The breadth of antiviral activity of Apobec3DE in chimpanzees has been driven by positive selection.

Publication Type:

Journal Article

Source:

Journal of virology, Volume 85, Issue 21, p.11361-71 (2011)

Keywords:

2011, Animals, Basic Sciences Division, Cell Line, Center-Authored Paper, Cluster Analysis, Cytosine Deaminase, Flow Cytometry Core Facility, Genomics Core Facility, Human Biology Division, Humans, Molecular Sequence Data, Pan troglodytes, Phylogeny, Recombination, Genetic, Retroelements, Retroviridae, September 2011, Sequence Analysis, DNA, Sequence Homology, Shared Resources, Virus Replication

Abstract:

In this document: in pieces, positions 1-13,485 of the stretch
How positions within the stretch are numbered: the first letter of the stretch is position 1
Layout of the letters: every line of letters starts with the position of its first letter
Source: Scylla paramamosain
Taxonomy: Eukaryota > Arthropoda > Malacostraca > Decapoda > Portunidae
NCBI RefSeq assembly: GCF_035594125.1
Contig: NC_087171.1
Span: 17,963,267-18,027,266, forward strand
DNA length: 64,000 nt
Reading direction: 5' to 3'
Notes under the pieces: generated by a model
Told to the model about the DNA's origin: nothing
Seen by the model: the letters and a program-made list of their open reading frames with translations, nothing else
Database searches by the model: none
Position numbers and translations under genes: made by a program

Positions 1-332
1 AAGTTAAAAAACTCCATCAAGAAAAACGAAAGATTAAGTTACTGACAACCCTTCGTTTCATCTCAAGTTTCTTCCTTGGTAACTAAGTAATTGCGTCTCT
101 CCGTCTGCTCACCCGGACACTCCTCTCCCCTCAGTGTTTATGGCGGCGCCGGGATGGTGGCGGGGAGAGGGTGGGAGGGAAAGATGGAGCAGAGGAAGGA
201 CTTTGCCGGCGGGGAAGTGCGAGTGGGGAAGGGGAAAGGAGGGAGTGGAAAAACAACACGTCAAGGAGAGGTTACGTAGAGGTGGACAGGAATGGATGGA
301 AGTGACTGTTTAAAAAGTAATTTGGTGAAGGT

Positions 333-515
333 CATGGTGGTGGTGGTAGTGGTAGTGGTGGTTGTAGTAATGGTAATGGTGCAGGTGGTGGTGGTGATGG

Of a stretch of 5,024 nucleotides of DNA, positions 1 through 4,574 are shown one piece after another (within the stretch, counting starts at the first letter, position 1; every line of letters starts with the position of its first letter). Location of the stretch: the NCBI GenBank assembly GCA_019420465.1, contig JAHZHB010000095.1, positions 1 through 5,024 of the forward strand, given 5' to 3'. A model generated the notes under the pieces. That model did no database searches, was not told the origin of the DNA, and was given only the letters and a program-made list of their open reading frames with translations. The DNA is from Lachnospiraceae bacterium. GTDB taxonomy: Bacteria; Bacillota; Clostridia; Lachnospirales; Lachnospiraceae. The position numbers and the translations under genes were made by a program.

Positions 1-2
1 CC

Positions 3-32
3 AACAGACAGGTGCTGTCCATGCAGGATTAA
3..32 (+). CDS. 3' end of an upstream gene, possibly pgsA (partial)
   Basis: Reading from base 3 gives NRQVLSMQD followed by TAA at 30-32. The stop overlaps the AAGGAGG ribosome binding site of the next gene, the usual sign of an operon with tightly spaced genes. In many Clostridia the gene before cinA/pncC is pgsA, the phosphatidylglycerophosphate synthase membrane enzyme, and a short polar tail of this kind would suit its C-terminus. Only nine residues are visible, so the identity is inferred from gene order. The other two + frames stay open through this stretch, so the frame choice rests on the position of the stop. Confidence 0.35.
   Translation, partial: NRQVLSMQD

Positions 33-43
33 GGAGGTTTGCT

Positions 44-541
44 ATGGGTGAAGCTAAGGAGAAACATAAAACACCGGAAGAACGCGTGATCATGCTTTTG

The Apobec3 family of cytidine deaminases can inhibit the replication of retroviruses and retrotransposons. Human and chimpanzee genomes encode seven Apobec3 paralogs; of these, Apobec3DE has the greatest sequence divergence between humans and chimpanzees. Here we show that even though human and chimpanzee Apobec3DEs are very divergent, the two orthologs similarly restrict long terminal repeat (LTR) and non-LTR retrotransposons (MusD and Alu, respectively). However, chimpanzee Apobec3DE also potently restricts two lentiviruses, human immunodeficiency virus type 1 (HIV-1) and the simian immunodeficiency virus (SIV) that infects African green monkeys (SIVagmTAN), unlike human Apobec3DE, which has poor antiviral activity against these same viruses. This difference between human and chimpanzee Apobec3DE in the ability to restrict retroviruses is not due to different levels of Apobec3DE protein incorporation into virions but rather to the ability of Apobec3DE to deaminate the viral genome in target cells. We further show that Apobec3DE rapidly evolved in chimpanzee ancestors approximately 2 to 6 million years ago and that this evolution drove the increased breadth of chimpanzee Apobec3DE antiviral activity to its current high activity against some lentiviruses. Despite a difference in target specificities between human and chimpanzee Apobec3DE, Apobec3DE is likely to currently play a role in host defense against retroelements in both species.